26. Januar 2023
Three Questions to: Dom Schott, Creator of the Podcast OK COOL
Dom Schott has been a part of the German games journalism scene for some time already, but the last few years brought big changes for him: he joined the team of The Pod on a regular basis, moved to Hamburg and started his own podcast: OK COOL. We took this opportunity to reverse the roles and ask him about his work for a change.
If you are subscribed to any German gaming podcast, there is a good chance you have heard Dom Schott's voice at some point over the last couple of years. A student of archaeology in his former life, he then veered into games journalism almost 10 years ago and has since become a frequent guest (author) in many publications. As a freelance journalist, he started his outlet OK COOL in 2019. At first, this was a colourful collection of all the pieces in which Dom was interested, but couldn't find the right buyer in established games journalism outlets.
Since then OK COOL has made a name for itself and has a clear focus on the stories behind games. Every week Dom invites a guest from the industry for an interview that sounds more like a conversation between friends about anything and everything and of course - video games. Besides that OK COOL has still a lot of room for experiments and offers a wide range of different podcasts for its supporters, who can chip in via Steady. Since January 2023, enough people are doing so that OK COOL could bring three more people aboard.
We wanted to take this opportunity and talk with Dom about the place OK COOL holds in games journalism and his view of the Hamburg games industry.
You've described OK COOL as the outlet that tells stories and experiences which can't be measured in numbers and statistics. How did this concept come about?
I'm incredibly bored by traditional games journalism. There are way more interesting approaches to talk about this medium than thinking in narrow minded categories like "graphics", "fun" or "length" or/and in ratings - especially when in my experience people tend to discuss solely the chosen rating instead of the actual game, which makes it more difficult to have a profound discussion about issues like racism, colonialism, working conditions and so on. There need to be alternatives AND there is a need for alternatives - and I'm trying my best to offer one.
OK COOL was created while you were living in Berlin. In the meantime, you have moved to Hamburg and have certainly been able to make some contacts in the local industry. To what extent has this changed your work and perhaps also your view of games and games makers from Hamburg?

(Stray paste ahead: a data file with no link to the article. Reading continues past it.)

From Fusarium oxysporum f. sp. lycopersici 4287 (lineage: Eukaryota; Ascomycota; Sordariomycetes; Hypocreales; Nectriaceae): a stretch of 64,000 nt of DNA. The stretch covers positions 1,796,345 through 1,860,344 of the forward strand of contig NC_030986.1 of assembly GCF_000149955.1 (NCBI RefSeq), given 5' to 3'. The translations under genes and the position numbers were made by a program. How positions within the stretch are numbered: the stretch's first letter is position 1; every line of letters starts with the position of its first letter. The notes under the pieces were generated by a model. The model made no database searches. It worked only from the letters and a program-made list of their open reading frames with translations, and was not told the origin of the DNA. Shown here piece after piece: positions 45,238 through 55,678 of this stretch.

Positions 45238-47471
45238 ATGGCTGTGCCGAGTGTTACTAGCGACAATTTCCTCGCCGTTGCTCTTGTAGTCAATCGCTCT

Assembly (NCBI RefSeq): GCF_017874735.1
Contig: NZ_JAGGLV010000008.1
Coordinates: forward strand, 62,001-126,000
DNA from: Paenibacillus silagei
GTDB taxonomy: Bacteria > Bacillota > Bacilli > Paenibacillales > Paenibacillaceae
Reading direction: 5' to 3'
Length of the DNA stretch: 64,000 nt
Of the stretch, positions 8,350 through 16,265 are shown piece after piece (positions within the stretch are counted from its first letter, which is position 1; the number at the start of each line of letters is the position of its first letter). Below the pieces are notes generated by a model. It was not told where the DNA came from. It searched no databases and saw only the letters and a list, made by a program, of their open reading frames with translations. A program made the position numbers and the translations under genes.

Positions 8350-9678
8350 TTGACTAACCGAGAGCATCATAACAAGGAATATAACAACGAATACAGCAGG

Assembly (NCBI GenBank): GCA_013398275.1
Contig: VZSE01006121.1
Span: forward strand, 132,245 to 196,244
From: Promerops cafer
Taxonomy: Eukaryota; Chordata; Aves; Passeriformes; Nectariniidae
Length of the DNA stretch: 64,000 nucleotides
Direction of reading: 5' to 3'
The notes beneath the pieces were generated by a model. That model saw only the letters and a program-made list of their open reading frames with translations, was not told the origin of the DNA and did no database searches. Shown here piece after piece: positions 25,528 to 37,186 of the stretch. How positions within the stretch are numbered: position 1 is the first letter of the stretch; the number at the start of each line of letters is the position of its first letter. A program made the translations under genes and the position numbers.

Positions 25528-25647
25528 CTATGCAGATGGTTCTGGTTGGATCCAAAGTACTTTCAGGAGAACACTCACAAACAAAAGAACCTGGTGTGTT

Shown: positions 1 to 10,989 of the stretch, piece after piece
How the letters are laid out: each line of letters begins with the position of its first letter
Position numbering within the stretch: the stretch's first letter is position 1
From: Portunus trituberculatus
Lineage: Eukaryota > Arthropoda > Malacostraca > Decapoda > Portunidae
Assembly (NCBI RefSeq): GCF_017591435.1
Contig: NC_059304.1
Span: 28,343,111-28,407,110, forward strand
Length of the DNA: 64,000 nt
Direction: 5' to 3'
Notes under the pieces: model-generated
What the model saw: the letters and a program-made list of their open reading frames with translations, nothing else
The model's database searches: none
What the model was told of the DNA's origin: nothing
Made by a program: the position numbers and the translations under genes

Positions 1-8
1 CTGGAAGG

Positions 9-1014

I've noticed some very interesting differences between the game industries in these two cities. Here's the most exciting one: While Berlin's community of developers seems to be way bigger and more engaged with each other, the Hamburg scene is on its own way to find a fitting identity for itself. Here people seem to be very eager to build completely new networks - which is a very exciting process to cover as a journalist.
Your project is attracting a steadily growing audience, and you've now even been able to put together a small team of your own. Which journalistic goals would you like to achieve? Beyond that, what would you like to see in the future of the German games journalism?
First of all: Breaking stories about the gaming industry - especially in Germany - which need to be told. Stories about sexism, working conditions and crunch, but also stories about success, passion and unique ideas. For traditional outlets, it's often inconvenient, complicated or due to ties with the industry simply not wise to talk about these more serious topics - but someone has to. And I do want to do that and shed light on every aspect of this industry which traditionally stayed in the shadows, especially in Germany. It's long overdue.
Besides that I want to focus more on the people who make games, tell their stories and sensibilize gamers to the realities in which games are made. This would not only help to create more sympathy for the industry as a whole but would also lay the foundation to have a more complex conversation about games and the stories they tell us - inside and outside of their fictional worlds.